State v. BishirAnnotate this Case
192 N.W.2d 815 (1971)
STATE of Minnesota, Respondent, v. Charles Timothy BISHIR, Appellant.
Supreme Court of Minnesota.
December 3, 1971.
C. Paul Jones, Public Defender, Rosalie E. Wahl, Asst. Public Defender, Minneapolis, for appellant.
Warren R. Spannaus, Atty. Gen., St. Paul, George M. Scott, County Atty., Henry McCarr, Jr., and David G. Roston, Asst. County Attys., Minneapolis, for respondent.
Heard before KNUTSON, C.J., and MURPHY, KELLY, and HACHEY, JJ.OPINION
RONALD E. HACHEY, Justice.[*]
This is an appeal from a judgment of conviction of receiving and concealing stolen property in violation of Minn.St. 609.53 and 609.05.
The facts may be briefly stated. Defendant, together with a male and female, one Paulette Judy Jones, who were suspected shoplifters, moved about the premises of retail stores located in the Southtown shopping area of Bloomington on the evening of April 14, 1969, and their suspicious actions were observed by various clerks. After they left one of the stores, law-enforcement officers were notified of the activities of the three suspects. A prompt investigation led to the apprehension of Miss Jones, who was at the time the sole occupant of an automobile leaving the area. The officer who stopped her automobile observed a bundle of clothing *816 in the back seat. Investigation disclosed that, among other things, she had possession of four men's and five women's suits, the price tags of four suits being found in the glove compartment of her automobile. The articles of clothing were identified as having been stolen from stores in the shopping area. A few moments after Miss Jones was arrested, defendant was apprehended. Defendant testified at the trial and was the only witness for the defense. The jury rejected defendant's version of what had happened and promptly returned a verdict of guilty.
The matter is here to determine whether the evidence is sufficient to sustain a conviction for receiving and concealing stolen property and whether the trial court erred in failing to direct a verdict of acquittal.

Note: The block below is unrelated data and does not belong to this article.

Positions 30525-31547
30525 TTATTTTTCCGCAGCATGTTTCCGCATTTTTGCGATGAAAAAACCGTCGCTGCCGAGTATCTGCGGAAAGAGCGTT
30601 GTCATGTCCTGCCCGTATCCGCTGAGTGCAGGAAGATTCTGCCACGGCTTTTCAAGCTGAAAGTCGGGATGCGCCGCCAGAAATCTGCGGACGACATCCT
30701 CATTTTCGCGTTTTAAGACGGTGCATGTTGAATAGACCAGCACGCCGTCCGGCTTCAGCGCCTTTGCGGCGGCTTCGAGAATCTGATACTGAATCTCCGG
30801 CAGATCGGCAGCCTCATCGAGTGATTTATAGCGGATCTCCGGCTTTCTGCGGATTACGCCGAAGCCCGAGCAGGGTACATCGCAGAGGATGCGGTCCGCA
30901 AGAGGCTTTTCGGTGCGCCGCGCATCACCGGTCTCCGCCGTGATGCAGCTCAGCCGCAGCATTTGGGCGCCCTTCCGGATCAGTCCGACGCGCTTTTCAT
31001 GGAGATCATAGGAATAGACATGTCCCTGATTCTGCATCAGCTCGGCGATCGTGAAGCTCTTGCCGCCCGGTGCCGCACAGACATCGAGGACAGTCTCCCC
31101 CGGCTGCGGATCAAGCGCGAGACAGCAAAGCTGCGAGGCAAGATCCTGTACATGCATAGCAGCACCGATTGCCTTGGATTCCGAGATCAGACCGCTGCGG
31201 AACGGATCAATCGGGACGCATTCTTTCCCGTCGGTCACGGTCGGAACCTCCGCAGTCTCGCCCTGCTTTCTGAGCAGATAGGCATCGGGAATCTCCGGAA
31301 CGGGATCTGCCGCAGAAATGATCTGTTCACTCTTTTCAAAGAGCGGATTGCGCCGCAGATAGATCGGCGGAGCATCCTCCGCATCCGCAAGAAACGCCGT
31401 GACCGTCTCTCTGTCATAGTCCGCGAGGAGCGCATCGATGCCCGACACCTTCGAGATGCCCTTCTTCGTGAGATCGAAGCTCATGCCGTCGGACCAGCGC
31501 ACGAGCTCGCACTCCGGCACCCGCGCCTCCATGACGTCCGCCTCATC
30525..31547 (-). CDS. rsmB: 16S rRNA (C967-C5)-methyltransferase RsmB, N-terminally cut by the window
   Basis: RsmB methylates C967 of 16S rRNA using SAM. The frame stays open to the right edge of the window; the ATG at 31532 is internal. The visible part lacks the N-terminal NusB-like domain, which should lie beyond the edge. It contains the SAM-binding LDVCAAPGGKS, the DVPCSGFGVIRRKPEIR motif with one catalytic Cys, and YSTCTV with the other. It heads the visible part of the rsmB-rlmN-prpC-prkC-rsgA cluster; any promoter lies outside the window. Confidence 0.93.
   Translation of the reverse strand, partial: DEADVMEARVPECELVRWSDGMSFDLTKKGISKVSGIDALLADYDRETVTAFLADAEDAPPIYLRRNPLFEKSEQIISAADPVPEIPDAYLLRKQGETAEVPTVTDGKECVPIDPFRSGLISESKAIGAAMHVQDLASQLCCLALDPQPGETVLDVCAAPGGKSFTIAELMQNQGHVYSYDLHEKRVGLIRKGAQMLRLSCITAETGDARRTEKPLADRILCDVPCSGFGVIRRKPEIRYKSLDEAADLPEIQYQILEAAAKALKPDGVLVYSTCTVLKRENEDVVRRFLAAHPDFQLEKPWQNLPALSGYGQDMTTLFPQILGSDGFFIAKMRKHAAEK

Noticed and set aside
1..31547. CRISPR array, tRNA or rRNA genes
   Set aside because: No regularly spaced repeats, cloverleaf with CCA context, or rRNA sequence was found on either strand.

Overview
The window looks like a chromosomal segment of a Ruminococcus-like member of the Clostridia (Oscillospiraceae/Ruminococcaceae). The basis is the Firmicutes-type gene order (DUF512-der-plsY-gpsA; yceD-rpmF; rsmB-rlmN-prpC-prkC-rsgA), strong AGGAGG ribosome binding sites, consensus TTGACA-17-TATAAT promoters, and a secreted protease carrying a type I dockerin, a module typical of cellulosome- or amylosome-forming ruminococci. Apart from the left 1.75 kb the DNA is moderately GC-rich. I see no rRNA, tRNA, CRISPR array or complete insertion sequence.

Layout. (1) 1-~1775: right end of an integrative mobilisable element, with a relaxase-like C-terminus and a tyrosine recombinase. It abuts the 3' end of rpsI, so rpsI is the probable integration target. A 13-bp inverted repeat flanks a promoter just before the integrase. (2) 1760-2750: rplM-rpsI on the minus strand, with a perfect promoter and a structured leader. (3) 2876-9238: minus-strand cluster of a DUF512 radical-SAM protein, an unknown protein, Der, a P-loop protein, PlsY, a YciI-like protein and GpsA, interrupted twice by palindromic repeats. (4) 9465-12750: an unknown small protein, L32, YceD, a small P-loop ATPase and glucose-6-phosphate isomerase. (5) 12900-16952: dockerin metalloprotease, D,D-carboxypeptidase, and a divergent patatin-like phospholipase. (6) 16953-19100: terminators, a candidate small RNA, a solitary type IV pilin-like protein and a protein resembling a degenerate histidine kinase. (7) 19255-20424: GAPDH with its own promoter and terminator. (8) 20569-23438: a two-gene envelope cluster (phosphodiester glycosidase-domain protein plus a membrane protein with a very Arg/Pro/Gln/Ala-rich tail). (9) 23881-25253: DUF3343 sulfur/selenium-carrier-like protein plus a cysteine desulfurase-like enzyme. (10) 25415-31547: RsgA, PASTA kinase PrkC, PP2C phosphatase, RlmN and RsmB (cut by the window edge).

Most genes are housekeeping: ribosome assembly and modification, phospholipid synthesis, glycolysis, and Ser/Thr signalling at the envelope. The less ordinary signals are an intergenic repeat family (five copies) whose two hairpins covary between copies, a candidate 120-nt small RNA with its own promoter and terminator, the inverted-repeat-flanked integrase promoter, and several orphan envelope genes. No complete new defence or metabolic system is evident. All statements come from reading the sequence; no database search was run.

The guiding principles with respect to what constitutes the essential elements of receiving or concealing stolen property are set forth in our recent decision of State v. Radil, 288 Minn. 279, 179 N.W.2d 602 (1970), certiorari denied, 401 U.S. 921, 91 S. Ct. 910, 27 L. Ed. 2d 825 (1971). Defendant here was convicted as an accomplice. As to what constitutes possession, see State v. Radil, supra; State v. Bagley, 286 Minn. 180, 187, 175 N.W.2d 448, 453 (1970); and United States v. Bridges, 419 F.2d 963, 968 (8 Cir. 1969). We see no reason to reiterate those principles here.
Though the stolen clothing was found in the automobile of Paulette Judy Jones, who was the sole occupant at the time of her apprehension, defendant was apprehended at about the same time in the same area. Witness after witness testified as to seeing the trio in various stores together. It is clear that Miss Jones was aided by defendant in the secreting of the stolen goods in the automobile. The evidence amply supports a conviction of the defendant as an accomplice.
The issues raised here were decided when we affirmed the conviction of Paulette Judy Jones, State v. Jones, 289 Minn. 22, 183 N.W.2d 282 (1970), and this appeal amounts to a rerun of that appeal.
[*] Acting as Justice of the Supreme Court by appointment pursuant to Minn.Const. art. 6, § 2, and Minn.St. 2.724, subd. 2.